John Moore (shown c. 1691–1703) was the first to describe the disorder, calling it "religious melancholy"

Scrupulosity is a modern-day psychological problem that echoes a traditional use of the term scruples in a religious context, e.g. by Roman Catholics, to mean obsessive concern with one's own sins and compulsive performance of religious devotion.[6] This use of the term dates to the 12th century.[7] Several historical and religious figures suffered from doubts of sin, and expressed their pains. Ignatius of Loyola, founder of the Jesuits, wrote "After I have trodden upon a cross formed by two straws ... there comes to me from without a thought that I have sinned ... this is probably a scruple and temptation suggested by the enemy."[8] Alphonsus Liguori, the Redemptorists' founder, wrote of it as "groundless fear of sinning that arises from 'erroneous ideas'".[7] Although the condition was lifelong for Loyola and Liguori,[9][10] Thérèse of Lisieux stated that she recovered from her condition after 18 months, writing "One would have to pass through this martyrdom to understand it well, and for me to express what I experienced for a year and a half would be impossible."[11] Martin Luther also suffered from obsessive doubts; in his mind, his omitting the word enim ("for") during the Eucharist was as horrible as laziness, divorce, or murdering one's parent.[12]

Although historical religious figures such as Loyola, Luther and John Bunyan are commonly cited as examples of scrupulosity in modern self-help books, some of these retrospective diagnoses may be deeply ahistorical: these figures' obsession with salvation may have been excessive by modern standards, but that does not mean that it was pathological.[13]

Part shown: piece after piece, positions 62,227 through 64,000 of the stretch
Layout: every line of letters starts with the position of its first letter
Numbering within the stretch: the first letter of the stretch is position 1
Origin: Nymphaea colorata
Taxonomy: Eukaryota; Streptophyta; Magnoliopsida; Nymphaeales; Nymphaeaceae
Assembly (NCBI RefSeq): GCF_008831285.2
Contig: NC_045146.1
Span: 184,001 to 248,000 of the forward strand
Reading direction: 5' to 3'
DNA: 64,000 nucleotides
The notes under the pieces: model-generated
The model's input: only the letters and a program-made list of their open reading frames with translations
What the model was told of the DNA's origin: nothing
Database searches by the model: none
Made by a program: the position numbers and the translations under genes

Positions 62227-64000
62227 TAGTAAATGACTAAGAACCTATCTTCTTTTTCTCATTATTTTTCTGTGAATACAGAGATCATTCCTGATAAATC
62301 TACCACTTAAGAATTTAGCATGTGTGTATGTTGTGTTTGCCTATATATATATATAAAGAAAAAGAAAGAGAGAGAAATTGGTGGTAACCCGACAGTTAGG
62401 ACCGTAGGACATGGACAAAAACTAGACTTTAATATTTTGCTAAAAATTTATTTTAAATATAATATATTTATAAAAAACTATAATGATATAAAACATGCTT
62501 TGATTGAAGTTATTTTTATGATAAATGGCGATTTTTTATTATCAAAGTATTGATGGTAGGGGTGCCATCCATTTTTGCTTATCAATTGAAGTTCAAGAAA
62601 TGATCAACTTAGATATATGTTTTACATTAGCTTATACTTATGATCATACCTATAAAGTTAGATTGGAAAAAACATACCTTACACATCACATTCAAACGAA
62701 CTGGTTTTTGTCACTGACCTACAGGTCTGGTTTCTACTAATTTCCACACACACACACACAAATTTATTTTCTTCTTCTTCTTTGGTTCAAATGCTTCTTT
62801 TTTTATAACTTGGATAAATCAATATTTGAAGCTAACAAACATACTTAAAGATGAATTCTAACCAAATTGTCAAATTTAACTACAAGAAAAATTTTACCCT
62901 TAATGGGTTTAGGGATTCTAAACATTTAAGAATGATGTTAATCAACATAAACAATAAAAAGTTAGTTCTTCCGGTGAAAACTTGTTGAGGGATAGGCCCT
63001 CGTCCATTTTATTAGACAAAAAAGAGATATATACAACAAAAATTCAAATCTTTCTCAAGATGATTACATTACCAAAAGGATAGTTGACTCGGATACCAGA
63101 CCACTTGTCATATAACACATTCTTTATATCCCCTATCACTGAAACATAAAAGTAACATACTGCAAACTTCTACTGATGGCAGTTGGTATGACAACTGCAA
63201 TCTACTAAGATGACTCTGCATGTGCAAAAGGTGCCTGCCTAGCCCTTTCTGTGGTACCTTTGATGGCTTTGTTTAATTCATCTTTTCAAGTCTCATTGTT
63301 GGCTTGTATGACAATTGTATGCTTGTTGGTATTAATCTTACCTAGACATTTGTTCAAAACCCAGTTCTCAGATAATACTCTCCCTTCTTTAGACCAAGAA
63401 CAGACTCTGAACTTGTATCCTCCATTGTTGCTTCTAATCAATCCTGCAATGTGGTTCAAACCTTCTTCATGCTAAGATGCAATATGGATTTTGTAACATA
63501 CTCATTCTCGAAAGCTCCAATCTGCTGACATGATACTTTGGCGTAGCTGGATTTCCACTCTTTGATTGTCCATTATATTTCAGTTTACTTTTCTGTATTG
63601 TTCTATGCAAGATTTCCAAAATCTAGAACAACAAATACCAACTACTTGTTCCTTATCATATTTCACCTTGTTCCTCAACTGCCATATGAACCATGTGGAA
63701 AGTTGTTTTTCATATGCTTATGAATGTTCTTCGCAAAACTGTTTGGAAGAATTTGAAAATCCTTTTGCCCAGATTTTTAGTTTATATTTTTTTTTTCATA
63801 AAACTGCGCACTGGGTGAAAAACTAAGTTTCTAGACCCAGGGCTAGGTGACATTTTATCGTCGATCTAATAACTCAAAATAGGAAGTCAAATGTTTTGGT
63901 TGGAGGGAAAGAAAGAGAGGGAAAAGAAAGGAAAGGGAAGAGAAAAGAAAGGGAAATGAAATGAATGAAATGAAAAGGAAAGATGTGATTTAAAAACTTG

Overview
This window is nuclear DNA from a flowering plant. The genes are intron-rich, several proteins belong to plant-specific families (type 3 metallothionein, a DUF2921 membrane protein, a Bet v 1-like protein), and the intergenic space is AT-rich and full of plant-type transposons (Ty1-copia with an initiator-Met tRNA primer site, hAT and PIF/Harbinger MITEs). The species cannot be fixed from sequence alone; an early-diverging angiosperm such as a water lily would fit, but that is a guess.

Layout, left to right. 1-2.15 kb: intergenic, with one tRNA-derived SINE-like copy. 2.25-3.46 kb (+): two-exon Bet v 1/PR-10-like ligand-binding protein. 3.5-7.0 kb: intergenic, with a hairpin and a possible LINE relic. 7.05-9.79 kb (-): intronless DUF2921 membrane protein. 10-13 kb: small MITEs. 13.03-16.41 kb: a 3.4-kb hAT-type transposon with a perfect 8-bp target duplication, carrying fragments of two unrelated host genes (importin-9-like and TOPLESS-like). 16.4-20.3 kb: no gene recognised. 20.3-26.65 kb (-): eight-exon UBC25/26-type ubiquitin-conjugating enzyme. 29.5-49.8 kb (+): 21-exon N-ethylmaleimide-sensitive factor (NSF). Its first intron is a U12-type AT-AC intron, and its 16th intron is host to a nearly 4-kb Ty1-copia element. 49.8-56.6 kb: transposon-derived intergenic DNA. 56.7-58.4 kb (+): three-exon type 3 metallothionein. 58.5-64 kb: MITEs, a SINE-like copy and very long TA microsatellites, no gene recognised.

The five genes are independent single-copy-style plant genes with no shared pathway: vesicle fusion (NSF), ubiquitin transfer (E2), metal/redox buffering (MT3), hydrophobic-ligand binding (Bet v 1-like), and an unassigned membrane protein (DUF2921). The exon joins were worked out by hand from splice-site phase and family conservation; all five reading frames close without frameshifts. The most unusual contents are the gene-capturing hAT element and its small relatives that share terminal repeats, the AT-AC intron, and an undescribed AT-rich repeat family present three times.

Scrupulosity's first known public description as a disorder was in 1691, by John Moore, who called it "religious melancholy" and said it made people "fear, that what they do, is so defective and unfit to be presented unto God, that he will not accept it".[5] Loyola, Liguori, the French confessor R.P. Duguet, and other religious authorities and figures attempted to develop solutions and coping mechanisms;[1] the monthly newsletter Scrupulous Anonymous, published by the followers of Liguori, has been used as an adjunct to therapy.[14] In the 19th century, Christian spiritual advisors in the U.S. and Britain became worried that scrupulosity was not only a sin in itself, but also led to sin, by attacking the virtues of faith, hope, and charity. Studies in the mid-20th century reported that scrupulosity was a major problem among American Catholics, with up to 25 per cent of high school students affected; commentators at the time asserted that this was an increase over previous levels.[15]

Starting in the 20th century, individuals with scrupulosity in the U.S. and Britain increasingly began looking to psychiatrists, rather than to religious advisors, for help with the condition.[15]

    • I wouldn't want every parishioner...Truthteller, Thu Nov 16 12:44pm
      to be armed, but every church SHOULD have a sentry posted at at least the main exit. In Paganism, we often perform public rituals in parks and other public places. Generally, a group appoints one or... more
      • Kind of self-selecting....Sprout, Fri Nov 24 3:50pm
        Given any group of people, some people will have no interest whatsoever in being armed... Probably best that they not be armed as they lack the motivation to do it right. There will also be those who ... more
      • The steeple could serve as a handy guard tower.PH🔫🔫EY, Fri Nov 24 11:15am
        A hollowed out bible could accommodate a small pistol.
        • A pretty lousy guard tower....Sprout, Fri Nov 24 3:52pm
          A guard tower needs to be BETWEEN the thing being guarded and the thing guarded against... The steeple usually puts the thing being guarded between it and the thing guarded against... Not so good.